• They saw rest and recreation as connected. As Robert Scott Root-Bernstein put it, elite scientists shared the belief that “time relaxing or engaging in their hobbies could be valuable” to “their scientific efficiency and thus to their careers.” For them, playing the piano or painting was just another “expression of a general aesthetic sensibility about nature.” What they did in the lab, the court, the climbing wall, and the lecture hall were woven together, different activities linked by common interests and shared passions. Low achievers, in contrast, said nothing about serious hobbies. They “had none or found them irrelevant to their work.”
  • They expressed fewer anxieties about time pressure. For the Nobel laureates and world leaders, swimming or hiking didn’t compete with their time in their laboratory, and they didn’t feel that the time they spent on deliberate rest was stolen from more productive things. Because they practiced deliberate rest, seeking out activities that gave their conscious minds a break and provided a mental and psychological boost, but left their subconscious minds free (free to run through ideas, test and reject possibilities, and hone in on a solution), their sense of how much time they worked, and how much time they had at their disposal, differed from their less successful colleagues. In contrast, less well-cited, well-known scientists saw themselves as too time-pressed for hiking or surfing or playing the piano: they had too many commitments, too many obligations, too many demands on their time.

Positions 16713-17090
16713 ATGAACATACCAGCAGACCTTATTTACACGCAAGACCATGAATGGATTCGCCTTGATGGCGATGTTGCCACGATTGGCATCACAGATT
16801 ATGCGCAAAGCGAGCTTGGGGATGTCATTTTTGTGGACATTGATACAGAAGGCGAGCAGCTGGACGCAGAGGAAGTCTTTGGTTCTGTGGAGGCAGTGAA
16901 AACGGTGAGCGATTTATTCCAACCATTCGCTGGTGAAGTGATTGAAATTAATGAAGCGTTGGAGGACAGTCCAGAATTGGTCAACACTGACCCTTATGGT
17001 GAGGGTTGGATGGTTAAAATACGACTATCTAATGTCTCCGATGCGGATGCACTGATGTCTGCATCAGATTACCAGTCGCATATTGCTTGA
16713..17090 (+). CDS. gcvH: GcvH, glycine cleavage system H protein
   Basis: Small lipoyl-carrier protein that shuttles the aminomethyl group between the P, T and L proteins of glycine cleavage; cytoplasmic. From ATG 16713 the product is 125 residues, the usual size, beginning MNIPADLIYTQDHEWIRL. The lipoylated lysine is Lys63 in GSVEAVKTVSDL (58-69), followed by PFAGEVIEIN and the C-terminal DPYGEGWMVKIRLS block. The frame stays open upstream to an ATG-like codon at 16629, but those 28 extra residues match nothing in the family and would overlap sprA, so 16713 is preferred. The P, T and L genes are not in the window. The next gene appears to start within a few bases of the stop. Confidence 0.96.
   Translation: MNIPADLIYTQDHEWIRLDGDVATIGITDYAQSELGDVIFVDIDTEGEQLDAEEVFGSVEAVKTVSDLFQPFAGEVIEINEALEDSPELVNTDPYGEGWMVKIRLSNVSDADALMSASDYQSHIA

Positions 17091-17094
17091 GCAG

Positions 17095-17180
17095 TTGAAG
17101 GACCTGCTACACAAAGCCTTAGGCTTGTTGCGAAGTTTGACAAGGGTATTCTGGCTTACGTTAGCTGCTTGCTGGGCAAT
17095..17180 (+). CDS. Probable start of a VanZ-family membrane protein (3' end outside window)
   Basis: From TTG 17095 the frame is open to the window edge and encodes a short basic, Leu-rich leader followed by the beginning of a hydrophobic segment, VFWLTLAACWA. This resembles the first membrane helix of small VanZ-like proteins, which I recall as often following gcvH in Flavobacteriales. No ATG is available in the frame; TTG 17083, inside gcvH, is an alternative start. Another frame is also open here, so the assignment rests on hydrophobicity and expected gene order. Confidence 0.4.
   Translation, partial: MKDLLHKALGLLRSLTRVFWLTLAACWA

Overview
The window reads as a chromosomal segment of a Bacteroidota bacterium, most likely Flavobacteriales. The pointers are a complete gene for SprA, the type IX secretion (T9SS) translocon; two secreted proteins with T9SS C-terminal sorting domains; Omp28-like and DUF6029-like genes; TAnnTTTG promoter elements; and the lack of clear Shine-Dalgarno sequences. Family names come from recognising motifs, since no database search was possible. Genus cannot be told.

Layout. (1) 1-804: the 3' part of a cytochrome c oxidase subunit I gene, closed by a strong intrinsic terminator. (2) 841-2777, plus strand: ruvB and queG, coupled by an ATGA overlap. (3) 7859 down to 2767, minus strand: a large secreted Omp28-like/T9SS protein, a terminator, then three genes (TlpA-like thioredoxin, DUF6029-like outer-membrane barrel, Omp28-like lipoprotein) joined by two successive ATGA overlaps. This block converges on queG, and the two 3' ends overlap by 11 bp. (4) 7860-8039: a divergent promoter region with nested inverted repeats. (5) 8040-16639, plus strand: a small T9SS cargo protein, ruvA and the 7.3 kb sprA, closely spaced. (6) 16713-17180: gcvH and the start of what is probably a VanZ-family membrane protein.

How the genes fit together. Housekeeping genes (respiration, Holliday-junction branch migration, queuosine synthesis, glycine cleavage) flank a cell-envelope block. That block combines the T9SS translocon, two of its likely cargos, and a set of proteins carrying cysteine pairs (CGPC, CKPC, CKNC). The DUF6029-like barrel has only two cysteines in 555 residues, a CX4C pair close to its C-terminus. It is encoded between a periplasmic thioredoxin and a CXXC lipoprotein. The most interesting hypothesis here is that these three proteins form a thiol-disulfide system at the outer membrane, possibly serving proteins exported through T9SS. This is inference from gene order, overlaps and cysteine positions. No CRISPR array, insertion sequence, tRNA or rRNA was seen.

There are tons of examples I could give— and do give in the book— of world-class minds who are also great athletes, serious painters, musicians, even pool players (Albert Michelson, who measured the speed of light, was a master billiards player). And there’s good evidence that being good at these different activities strengthens creative ability, and provides much-needed deliberate rest for busy, hard-charging people.

So extrapolating from Eiduson’s work, if you want to produce people who have technical skills, but never will be able to do anything more imaginative than quality control for LG, then teach them lots of science and math, and nothing else. In contrast, if you want to produce people who’ll create category-defining products, overturn paradigms, and make scientific breakthroughs, by all means offer the physics and chemistry— but also encourage them to play sports, learn to paint, and play music.

Or as Vogt-Vincent put it,

Stopping young people from expressing themselves at such a young age is not doing them any favours…. To study arts subjects, you have to take risks, push yourself emotionally, expressively and creatively in every lesson, you have to persevere and be interpretive, passionate and collaborative. I’ve worked harder in these subjects than I’ve ever worked in my life.

* Since we’re talking about an English article.

** Once again, talking about an English article here.